Against All Enemies: Inside America’s War on Terror
All memoirs are incomplete; instant ones even more so; and memoirs about security matters are the worst, in this respect. The book, however, manages to disappoint in an unusual way.
Impact of Russia’s Foreign Energy Policy on Small European States’ Security. Case Study: The Baltic States
Russia is the main energy supplier for Europe and Europe is the biggest market for Russian energy sources. This interdependency is the main cause for complicated energy relations between the EU, that is struggling to merge divergent interests of its 27 unequal members on one side, and Russia, that has gained new confidence in its energy power, on the other.
2021: The emergence of digital foreign policy
While digital tools, in particular social media, have been gradually introduced to the practice of diplomacy, many open questions remain regarding the impact of digitisation on foreign policy and the environment in which diplomacy is practised. This is where digital foreign policy becomes important. The report is available for download. The summary and recordings of the online conference 2021: The emergence of digital foreign policy are also available.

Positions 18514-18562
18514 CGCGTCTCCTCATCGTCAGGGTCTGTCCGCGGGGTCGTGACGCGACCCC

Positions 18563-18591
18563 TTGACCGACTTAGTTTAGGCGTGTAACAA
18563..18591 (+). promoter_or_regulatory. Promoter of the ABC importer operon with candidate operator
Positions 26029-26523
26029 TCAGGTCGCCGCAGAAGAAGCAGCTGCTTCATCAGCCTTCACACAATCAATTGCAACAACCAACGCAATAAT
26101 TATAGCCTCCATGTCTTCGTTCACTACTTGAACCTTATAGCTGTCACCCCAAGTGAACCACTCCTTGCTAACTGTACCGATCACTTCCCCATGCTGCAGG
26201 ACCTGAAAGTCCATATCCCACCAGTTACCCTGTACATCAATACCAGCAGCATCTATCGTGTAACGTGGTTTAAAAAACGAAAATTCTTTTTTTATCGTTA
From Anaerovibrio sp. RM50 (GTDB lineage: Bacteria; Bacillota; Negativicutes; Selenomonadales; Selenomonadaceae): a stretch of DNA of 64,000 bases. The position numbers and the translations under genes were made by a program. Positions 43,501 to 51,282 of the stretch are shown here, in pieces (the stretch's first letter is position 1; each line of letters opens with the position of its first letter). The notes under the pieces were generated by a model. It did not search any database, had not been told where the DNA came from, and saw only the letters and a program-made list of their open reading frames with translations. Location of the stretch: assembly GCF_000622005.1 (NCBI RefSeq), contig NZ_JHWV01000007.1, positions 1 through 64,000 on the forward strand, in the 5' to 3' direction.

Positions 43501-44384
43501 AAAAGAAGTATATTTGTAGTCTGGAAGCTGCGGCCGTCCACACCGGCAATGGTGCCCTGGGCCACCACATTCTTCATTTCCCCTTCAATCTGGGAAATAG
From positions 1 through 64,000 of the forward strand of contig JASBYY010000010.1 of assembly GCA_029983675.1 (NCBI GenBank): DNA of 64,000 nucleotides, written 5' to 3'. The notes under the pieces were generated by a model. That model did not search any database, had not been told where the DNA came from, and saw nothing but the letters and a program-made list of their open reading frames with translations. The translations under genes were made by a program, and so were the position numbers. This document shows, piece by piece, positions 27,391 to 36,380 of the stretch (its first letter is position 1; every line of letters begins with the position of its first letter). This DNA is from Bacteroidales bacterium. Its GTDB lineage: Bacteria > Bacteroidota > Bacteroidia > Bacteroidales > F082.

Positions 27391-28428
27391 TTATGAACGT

21st century health diplomacy: A new relationship between foreign policy and health
A Digital DFAT: Joining the 21st Century
The Department of Foreign Affairs and Trade (DFAT) needs to keep pace with technological advancements that could increase efficiency, improve internal and external communication, and facilitate information exchange and gathering. Without e-diplomacy DFAT will be cut off from important audiences and find it increasingly hard to communicate its messages and coordinate Australian foreign policy across government.
Kosovo Crossing: American Ideals meet Reality on the Balkan Battlefields
The author of this review compares Noam Chomsky's A New Generation Draws the Line: Kosovo, East Timor and the Standards of the West and David Fromkin's Kosovo Crossing: American Ideals meet Reality on the Balkan Battlefields.
Public Diplomacy in the Middle East: A Comparative Analysis of the U.S. and Iran
Britain and Southern Africa